Here at Perth Zoo, we put animal welfare first!

From the tiniest invertebrates to the tallest land mammals, every animal deserves to feel safe, happy and healthy. 

Perth Zoo is home to 1500 animals, and each have their own species-specific needs. We are proud to be a Zoo and Aquarium Association (ZAA) accredited zoo, which means we have a progresive, science-based approach to animal welfare. 

Good welfare looks very different from animal to animal, and that’s why we follow the Five Domains of Animal Welfare and even have our very own welfare expert!


Perth Zoo Animal Behaviour and Welfare Specialist, Emily Polla, said: “The Five Domains of Animal Welfare can be applied to any animal, from tiny Western Swamp Tortoises all the way up to Southern White Rhinos. 

"This framework for animal welfare allows us to identify what each species here at Perth Zoo needs to thrive.

“But good welfare practices certainly aren’t one-size-fits-all and will look very different from animal to animal – what’s good for an African Lion certainly wouldn’t work for an archerfish!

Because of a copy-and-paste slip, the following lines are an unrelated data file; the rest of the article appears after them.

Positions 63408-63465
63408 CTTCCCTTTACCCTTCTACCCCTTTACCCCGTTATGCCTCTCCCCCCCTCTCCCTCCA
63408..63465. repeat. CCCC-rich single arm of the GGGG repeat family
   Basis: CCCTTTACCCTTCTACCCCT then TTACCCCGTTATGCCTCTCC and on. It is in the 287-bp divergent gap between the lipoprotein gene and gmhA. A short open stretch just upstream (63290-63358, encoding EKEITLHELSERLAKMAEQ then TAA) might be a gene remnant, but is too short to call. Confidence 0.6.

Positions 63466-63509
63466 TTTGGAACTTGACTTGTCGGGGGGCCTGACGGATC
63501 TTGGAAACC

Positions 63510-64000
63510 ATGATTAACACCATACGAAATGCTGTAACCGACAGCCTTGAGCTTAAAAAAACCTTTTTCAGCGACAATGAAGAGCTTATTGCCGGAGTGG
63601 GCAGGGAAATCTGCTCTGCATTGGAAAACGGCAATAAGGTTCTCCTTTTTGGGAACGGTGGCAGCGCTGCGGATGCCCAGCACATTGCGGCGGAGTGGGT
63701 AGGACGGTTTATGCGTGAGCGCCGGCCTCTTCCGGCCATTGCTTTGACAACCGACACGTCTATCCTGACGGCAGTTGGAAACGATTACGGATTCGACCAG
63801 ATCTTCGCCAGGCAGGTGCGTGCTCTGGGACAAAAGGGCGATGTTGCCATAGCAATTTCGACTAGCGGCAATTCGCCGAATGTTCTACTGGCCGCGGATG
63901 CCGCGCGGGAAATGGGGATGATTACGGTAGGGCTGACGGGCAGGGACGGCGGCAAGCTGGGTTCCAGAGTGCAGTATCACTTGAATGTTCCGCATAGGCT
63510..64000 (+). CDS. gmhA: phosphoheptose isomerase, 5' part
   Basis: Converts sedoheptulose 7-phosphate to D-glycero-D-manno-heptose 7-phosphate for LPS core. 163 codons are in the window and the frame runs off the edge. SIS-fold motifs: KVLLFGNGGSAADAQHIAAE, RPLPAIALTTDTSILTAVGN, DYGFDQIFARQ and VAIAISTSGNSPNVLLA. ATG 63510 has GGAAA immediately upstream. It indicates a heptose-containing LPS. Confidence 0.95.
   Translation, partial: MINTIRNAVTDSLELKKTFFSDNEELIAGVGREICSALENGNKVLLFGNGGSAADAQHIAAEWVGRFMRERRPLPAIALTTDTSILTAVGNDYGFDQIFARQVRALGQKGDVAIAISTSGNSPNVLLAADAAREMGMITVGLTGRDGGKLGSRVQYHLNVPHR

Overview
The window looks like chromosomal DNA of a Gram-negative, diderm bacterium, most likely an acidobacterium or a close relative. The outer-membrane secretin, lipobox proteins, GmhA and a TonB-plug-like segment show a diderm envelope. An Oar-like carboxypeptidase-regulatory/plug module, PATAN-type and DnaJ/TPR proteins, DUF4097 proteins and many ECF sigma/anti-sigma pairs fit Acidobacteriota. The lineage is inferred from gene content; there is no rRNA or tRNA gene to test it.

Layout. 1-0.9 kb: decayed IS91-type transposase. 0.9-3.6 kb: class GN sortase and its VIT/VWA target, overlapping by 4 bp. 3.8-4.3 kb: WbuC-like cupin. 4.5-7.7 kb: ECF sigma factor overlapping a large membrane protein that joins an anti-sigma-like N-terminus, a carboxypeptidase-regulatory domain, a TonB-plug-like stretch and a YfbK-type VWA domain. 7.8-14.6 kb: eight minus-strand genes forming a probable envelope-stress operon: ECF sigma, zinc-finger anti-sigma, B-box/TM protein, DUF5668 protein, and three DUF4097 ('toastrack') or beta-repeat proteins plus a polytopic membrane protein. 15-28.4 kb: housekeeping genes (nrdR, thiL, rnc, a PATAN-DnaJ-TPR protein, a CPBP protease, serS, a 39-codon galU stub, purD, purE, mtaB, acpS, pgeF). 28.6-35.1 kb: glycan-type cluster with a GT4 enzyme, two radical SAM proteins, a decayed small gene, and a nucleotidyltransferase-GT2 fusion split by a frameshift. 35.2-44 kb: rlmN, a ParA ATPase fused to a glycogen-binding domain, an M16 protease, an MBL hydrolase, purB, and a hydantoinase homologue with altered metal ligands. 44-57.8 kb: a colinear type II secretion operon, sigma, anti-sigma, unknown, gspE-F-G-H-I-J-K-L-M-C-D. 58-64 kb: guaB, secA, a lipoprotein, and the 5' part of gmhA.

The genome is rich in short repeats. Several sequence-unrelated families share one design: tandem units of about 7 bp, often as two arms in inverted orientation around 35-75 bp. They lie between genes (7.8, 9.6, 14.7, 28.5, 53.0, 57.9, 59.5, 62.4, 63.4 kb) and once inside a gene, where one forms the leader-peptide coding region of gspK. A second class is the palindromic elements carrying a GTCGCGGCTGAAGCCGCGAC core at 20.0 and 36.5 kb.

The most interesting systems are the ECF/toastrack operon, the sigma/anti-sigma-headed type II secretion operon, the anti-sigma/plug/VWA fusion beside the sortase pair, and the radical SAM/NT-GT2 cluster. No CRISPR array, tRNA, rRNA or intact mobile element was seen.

“When examining welfare, we look at an animal’s environment, diet, health, and social structure, as well as how their lives might look in the wild. 

We aim to provide opportunities for them to use their natural behaviours and instincts.”
To keep ourselves accountable, Emily also leads our internal Animal Behaviour and Welfare Team, which is made up of various members of staff from across the Zoo. 

This team is tasked with examining our current practices and searching for ways to consistently improve, share knowledge between teams and consider holistic animal welfare measures.  

All of this activity is driven by the Five Domains of Animal Welfare. And this matrix can even be applied to your pets at home!

The Five Domains:
  • Environment: An animal’s habitat – including the substrate, size and vegetation – should provide plenty of opportunities within the space for the animal to be itself!
  • Behaviour: An animal should have the opportunity to take part in mentally stimulating activities or interact with other animals in a suitable social structure, with solitary species housed in a space of their own. 
  • Nutrition: an animal should be provided with a diet that is nutritionally balanced based on scientific principles. 
  • Health: an animal should be given a high standard of health care to keep them physically healthy. 
  • Positive Mental State: if the first four domains are being met, the animal should be experiencing a positive mental state.